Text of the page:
I may well be wrong but does it make any difference to the overall return if I back on average 1 horse in a race at £60 or 3 horses at £20.
Also, if I have found a horse in a race that has an edge then logically the other horses in that race are less likely to have an edge.
I'll stick to my one horse a race policy, I just don't get the same enjoyment watching a race where I have more than one selection in it.
That's perfectly fine Michael, betting is a very individual thing and it's whatever works for the individual and they're comfortable with. I just threw that comment in as a little 'pot boiler' to stimulate thought/discussion, it wasn't aimed at you specifically. :0)
It took me over two decades to understand dutching/hedging, bank management and Kelly type staking and that it worked for me. It may work for others if they are are aware of it.
does it make any difference to the overall return if I back on average 1 horse in a race at £60 or 3 horses at £20.
Yes and no. Yes, your strike rate goes up. Your POT goes down but as your turnover increases, your money works harder and the net result is more profit. No, because you wouldn't stake them equally unless they had the same edge and were the same odds. You would bet a proportion of bank according to odds and edge.
if I have found a horse in a race that has an edge then logically the other horses in that race are less likely to have an edge.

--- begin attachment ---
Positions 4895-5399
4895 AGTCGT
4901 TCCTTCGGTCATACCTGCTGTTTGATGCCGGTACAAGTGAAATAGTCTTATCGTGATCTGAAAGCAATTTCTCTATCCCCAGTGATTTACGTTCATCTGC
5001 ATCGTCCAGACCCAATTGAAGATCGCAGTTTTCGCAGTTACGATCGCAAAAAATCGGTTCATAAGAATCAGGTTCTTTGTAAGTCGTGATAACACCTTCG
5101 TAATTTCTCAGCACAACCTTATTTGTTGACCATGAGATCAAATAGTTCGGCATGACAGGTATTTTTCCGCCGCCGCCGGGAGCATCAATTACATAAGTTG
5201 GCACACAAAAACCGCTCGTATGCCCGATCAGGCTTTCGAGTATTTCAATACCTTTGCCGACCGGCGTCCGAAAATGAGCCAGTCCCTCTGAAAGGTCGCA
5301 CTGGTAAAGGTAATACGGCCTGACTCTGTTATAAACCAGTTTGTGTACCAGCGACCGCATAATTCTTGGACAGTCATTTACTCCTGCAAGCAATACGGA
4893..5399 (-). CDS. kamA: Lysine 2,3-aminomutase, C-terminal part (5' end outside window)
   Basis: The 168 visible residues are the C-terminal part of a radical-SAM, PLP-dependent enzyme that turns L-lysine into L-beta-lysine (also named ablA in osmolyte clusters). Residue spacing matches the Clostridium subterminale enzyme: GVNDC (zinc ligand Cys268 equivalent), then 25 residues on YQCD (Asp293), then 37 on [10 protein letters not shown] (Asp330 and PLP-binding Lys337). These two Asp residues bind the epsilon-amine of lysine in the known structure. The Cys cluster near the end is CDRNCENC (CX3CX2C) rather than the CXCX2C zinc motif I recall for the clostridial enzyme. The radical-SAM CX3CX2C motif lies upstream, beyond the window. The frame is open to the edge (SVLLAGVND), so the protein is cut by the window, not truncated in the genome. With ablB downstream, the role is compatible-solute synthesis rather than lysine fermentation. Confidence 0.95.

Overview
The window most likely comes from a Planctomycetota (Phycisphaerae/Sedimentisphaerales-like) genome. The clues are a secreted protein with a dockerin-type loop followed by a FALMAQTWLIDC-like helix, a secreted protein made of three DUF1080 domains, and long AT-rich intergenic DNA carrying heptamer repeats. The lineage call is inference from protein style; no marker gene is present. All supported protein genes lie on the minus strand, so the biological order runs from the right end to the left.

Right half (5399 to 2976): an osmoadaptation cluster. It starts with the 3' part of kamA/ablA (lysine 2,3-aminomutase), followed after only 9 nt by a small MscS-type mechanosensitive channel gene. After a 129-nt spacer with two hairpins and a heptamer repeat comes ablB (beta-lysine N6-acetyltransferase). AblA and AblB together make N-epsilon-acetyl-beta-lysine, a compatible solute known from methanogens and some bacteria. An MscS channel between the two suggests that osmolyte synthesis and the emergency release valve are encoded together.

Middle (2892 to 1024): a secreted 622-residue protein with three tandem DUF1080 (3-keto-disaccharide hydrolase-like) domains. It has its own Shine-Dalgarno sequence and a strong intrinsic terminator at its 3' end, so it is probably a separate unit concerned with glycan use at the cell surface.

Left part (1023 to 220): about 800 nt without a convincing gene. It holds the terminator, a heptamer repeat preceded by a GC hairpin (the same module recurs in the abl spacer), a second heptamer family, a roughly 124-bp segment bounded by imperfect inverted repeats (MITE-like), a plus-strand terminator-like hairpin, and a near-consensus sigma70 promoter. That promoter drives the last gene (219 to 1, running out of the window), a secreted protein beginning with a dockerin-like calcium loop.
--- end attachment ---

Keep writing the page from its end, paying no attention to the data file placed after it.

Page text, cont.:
Yes, but it's not always easy to identify precisely where the edge lies. An individual selection cannot be proven to be value (have an edge). This can only be true of a subset of horses where their A/E is consistently greater than 1 over a period of time.
Your extra place system finds a subset of horses that has an edge at bookmaker place odds but no edge at win odds. It's one horse but two bets, one at value one not. It's the net position that counts. I would argue several selections with an overall net edge/value is no different. Indeed, if you can't identify and split out a non-value set, it is the only option. At least with your extra place system you can identify a non-value subset (the win bets) and have the option of laying them to reduce their losses.
Thanks Andrew. I agree it's difficult to calculate the edge, you can calculate it on past results but things change in racing and I've found to my cost that past results are not always an indicator of future results.
What I like about my each way systems is that there is a logic to them that is not based on past results, it is based on bookmakers odds and nothing else.
I'm not convinced that laying the win bets will leave me better off, the ROI is -3.8% so I assume that if I laid them I would be making bigger losses due to the Betfair commission.
I'm not convinced that laying the win bets will leave me better off, the ROI is -3.8% so I assume that if I laid them I would be making bigger losses due to the Betfair commission
You'd have to run an exercise across all win bets to get a true picture Michael but Betfair commission is now down to 2%.
With your last loser (Lust For Glory), you had £25 on at 6 (7 decimal) so £175 lay liability on Betfair at whatever price you could get. At BSP of 7.5 you would have won 175/7.5 = £24.31, less 2% = £23.81. A net loss on the win side of of £1.19 rather than £25.
Interesting discussion on betting styles chaps. I'm definitely on the Michael Wilding / aversion to long losing runs end of the spectrum, hence my interest in dutching. I found it psychologically too hard to handle long sequences of losers, so I have been looking to develop "high strike rate" based approaches which mitigate this.
Couldn't find anything of interest dutching wise in today's racing, just a couple of potential 80:20's on the favourites in the 5:10 and 5:40 at Wolverhampton.
2 way straight dutch: Perfect Moment and Todd in the 1.10 at Fakenham.
2 way straight dutch Mah mate Bob and Pogue. Catterick 1.25.